Lotus Elan

MOT & brakes

PostPost by: Chancer » Thu Feb 02, 2017 4:27 pm

Absolutely not! Although I understand your cynicism.

Its computerised, it gives a graph plot of the frequency versus oscillation and the the reaction force, plus the percentage disparity between individual dampers, you can even see secondary resonant frequencies.

That said the French CT is very thorough and correct but most things are just let go with the equivalent of an advisory, even if it is a death trap the fail certificate enables you to drive "legally" for the next 2 months at which time you could just repeat the process :D

My pal has an MX5 which we do track days with (the circuit is a state secret!) which we bought in the UK together with most of the upgrade parts, it has a set of adjustable springs and dampers, unbeknown to me he had just set them all to the same number thinking they would be identical and didnt do a bounce test, I drove it on the circuit and didnt feel anything untoward, it was later picked up on the CT damper test and the disparity was outside the acceptable limit, of course they let it go! I later set up all 4 corners myself then took it to the CT centre where we tweaked each pair to be equal, its far more sensitive and repeatable than I can do myself as its a relatively heavy vehicle with hard springs, my Caterham 7 I can get to bounce enough from my own force to do a fairly good job, not the Mazda.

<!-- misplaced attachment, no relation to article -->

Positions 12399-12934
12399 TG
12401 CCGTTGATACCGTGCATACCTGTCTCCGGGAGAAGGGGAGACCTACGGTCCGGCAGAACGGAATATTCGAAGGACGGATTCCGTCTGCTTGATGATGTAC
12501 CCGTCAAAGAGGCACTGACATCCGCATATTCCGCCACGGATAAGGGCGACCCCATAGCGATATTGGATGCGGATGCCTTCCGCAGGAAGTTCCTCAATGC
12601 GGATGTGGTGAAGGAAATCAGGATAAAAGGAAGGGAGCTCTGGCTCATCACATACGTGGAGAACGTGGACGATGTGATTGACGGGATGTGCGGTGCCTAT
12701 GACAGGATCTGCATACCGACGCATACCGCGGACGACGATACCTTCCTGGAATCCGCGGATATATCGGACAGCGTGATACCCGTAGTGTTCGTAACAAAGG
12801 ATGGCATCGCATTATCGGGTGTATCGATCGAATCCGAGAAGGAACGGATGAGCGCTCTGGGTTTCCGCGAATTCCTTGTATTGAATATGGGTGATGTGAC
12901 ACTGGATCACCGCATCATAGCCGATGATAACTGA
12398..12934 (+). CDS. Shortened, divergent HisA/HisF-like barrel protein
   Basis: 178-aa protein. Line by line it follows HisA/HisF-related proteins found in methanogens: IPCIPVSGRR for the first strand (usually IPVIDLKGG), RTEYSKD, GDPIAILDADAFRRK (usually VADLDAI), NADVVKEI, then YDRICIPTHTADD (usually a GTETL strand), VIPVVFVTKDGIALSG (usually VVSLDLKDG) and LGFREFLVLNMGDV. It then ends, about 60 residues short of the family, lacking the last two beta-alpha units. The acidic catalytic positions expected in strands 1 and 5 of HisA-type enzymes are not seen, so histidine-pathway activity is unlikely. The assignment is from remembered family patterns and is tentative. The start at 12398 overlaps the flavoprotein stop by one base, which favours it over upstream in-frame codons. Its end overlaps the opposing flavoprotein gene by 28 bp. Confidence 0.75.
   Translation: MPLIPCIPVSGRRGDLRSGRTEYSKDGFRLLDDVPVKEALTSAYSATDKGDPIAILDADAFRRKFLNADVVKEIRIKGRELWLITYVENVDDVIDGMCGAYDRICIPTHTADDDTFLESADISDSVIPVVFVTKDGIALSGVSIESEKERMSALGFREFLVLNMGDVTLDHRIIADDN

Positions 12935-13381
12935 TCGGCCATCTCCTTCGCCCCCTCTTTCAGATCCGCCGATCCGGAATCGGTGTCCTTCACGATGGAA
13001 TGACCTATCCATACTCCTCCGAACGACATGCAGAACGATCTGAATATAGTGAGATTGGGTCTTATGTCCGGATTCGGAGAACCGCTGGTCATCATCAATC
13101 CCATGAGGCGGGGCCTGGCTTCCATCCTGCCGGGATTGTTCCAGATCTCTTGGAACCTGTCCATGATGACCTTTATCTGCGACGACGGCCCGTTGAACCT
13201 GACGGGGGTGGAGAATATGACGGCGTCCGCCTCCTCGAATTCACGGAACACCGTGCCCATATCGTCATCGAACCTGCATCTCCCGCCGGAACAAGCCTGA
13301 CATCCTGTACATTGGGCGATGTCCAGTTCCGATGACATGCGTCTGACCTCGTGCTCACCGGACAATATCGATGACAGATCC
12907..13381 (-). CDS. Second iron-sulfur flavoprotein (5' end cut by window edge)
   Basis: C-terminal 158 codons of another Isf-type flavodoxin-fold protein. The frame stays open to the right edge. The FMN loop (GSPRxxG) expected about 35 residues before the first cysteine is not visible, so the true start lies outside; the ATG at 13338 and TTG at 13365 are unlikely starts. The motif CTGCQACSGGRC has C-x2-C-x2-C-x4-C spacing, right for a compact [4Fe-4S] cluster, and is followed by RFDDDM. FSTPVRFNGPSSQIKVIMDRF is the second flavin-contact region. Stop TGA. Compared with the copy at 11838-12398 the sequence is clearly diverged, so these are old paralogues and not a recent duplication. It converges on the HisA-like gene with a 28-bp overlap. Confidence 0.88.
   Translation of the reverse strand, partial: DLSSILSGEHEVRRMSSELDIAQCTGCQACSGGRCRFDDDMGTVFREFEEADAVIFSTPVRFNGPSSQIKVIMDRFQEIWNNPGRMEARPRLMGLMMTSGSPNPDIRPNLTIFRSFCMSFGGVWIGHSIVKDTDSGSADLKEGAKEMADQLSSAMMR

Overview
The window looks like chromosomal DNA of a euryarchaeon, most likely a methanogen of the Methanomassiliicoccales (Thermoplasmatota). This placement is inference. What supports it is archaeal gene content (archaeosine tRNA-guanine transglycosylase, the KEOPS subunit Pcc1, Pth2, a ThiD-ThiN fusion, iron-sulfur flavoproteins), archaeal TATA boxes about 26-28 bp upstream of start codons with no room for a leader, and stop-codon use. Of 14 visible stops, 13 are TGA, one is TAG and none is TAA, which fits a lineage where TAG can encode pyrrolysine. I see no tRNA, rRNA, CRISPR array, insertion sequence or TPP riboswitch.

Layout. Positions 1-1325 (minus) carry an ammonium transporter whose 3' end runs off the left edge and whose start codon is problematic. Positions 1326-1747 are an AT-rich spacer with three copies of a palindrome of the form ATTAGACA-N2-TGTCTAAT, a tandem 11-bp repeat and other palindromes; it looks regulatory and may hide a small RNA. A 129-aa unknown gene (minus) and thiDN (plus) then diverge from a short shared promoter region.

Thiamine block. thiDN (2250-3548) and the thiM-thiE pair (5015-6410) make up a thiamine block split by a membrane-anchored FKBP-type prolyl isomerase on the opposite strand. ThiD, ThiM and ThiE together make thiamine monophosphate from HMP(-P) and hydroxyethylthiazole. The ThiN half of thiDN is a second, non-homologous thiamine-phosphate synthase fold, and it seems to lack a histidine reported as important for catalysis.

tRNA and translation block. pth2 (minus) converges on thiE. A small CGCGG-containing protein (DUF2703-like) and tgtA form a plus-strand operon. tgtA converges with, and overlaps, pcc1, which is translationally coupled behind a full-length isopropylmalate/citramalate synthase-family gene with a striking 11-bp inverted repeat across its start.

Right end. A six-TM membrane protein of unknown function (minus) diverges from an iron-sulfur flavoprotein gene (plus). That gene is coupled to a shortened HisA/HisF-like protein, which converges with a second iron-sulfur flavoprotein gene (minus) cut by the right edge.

Seems crazy that a shot damper that has just been jet washed clean and no longer has any o?l to leak will now pass a UK MOT in the name of EU harmonisation yet another EU country has a decent test.
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PostPost by: Galwaylotus » Thu Feb 02, 2017 8:16 pm

In the NCT in Ireland - based on EU Directives - the braking effort of the vehicle must be not less than 55% of the test weight of the vehicle (Service Brakes). Brake effort on any wheel must be not less than 25kgf. There must not be more than 30% difference in braking effort side-to-side on the same axle. Parking brake effort must be not less than 20% of the test weight of the vehicle (vehicles registered before 01 July 1964 with a single braking system). This figure rises to 27.5% on single line braking vehicles registered on or after 01 July 2964. For all vehicles with dual line braking systems the braking effort must be not less than 16% of the test weight of the vehicle. Parking brake imbalance must be not less than 50%.
The relevant EU Directive on which Irish legislation is based and, I believe, on which much of UK testing regulations are based (until Brexit!) is http://eur-lex.europa.eu/legal-content/EN/TXT/PDF/?uri=CELEX:32014L0045&qid=1415792757598&from=EN. If you page down to the tables you'll find the relevant section on Brakes and Brake Performance.
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PostPost by: englishmaninwales » Thu Feb 02, 2017 11:11 pm

Chancer wrote:Absolutely not! Although I understand your cynicism.